My coworker Sherri took a FOUR HOUR lunch break today. She showed up at 8:45 (is supposed to be in at 8 every day, but we have a flexible workplace so it's not a "huge" deal), chatted with a couple people for another 45 minutes, and then went, "Tee hee, I should probably turn on my computer!"
She mentioned to another coworker who sits nearby, Jim, that a friend was unexpectedly in town for the day, and they were meeting for lunch. She said something like, "This seems like a good day for a two hour lunch, wink wink nudge nudge." And, in theory, it is. There were like 5 people in an office that usually has ~40 people, and there were no managers in today. Nothing has urgency, since nobody is around to approve anything, and we have pretty flex schedules, so yeah, if you happened to take a two hour lunch when you normally don't, then nobody would probably notice, or at least not hold it against you. Not saying one should, but...yeah. It wouldn't be unheard of. And the expectation that you make up that time is pretty clear.
Sherri left for lunch at about 11:30. I stopped by Jim's desk to drop off some work around 3:15, and Sherri's computer was in sleep mode. Jim mentioned that she hadn't come back from lunch yet, and gathered that she wasn't coming back for the day. He also mentioned that sometimes, if he he goes to the bathroom before leaving work and comes back, he'll see that Sherri has gone home, assuming Jim has gone and that nobody will notice she has left. (Jim works 8 hours and leaves at 3:30. Sherri, who should start work at 8 but usually comes in at 9, and also takes longer-than-an-hour lunches, should have no reason to be leaving at 3:30 too.)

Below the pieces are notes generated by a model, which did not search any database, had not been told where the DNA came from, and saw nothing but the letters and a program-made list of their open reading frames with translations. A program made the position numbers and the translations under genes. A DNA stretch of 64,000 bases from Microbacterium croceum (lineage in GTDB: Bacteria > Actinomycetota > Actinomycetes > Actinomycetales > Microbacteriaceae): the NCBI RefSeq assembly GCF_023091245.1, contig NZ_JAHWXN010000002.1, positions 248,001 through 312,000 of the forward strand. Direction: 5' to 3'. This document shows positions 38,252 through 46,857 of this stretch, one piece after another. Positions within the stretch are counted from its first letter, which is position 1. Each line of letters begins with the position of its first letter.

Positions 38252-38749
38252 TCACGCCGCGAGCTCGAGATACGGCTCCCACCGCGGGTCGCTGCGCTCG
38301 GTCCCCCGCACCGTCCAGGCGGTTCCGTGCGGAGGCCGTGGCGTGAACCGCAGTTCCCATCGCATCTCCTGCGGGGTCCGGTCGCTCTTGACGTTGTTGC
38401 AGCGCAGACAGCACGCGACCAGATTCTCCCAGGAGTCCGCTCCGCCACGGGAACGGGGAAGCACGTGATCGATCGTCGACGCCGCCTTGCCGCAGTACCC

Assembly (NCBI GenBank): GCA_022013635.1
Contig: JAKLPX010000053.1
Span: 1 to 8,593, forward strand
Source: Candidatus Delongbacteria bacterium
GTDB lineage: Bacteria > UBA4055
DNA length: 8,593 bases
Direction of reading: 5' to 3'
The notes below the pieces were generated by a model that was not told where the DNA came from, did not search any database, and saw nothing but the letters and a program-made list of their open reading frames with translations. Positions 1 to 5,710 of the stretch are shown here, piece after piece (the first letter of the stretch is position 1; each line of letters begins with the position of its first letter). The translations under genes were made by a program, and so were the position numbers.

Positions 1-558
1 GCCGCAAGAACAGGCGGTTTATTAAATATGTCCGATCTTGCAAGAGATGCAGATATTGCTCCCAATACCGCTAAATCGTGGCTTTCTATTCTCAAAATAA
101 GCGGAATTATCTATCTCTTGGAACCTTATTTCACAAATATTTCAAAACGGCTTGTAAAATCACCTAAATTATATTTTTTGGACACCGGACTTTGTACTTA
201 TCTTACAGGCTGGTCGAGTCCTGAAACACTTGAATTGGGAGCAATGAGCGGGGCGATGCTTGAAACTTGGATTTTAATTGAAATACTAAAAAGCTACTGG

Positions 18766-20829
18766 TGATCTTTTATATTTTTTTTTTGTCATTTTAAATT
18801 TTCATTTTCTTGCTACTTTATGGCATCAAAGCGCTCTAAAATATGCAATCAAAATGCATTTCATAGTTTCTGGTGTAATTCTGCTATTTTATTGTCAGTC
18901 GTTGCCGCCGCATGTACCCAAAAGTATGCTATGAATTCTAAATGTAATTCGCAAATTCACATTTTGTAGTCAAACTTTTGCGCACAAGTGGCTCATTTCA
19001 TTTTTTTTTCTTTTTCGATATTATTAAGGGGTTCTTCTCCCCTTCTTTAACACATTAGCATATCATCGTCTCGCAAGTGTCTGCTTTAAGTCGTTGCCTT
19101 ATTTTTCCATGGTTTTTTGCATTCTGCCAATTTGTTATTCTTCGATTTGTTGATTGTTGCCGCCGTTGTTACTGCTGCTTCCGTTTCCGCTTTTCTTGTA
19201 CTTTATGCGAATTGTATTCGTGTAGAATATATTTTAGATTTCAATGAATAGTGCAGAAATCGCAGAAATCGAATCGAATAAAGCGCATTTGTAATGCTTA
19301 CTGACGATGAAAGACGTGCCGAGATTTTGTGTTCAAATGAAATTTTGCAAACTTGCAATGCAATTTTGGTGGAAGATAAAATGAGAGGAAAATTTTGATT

I went back to my desk at 3:25, and saw Sherri coming in the door. Apparently when Jim left a few minutes later, he threw out a, "Have a good night," and Sherri said, "You too!" and winked, which really annoyed Jim, who felt it was like a, "It's our little secret!" wink. We both wonder how long Sherri actually stayed. Did she wait until Jim's car was out of the parking lot?
They do not share the same supervisor so Jim doesn't feel it's his place to say anything to Sherri's boss. Also, Sherri is BFFs with her boss's boss. And it's very, very difficult to get people fired at our workplace, since it's nearly impossible to get anyone to take their place due to bureaucratic red tape and no managers want to deal with it.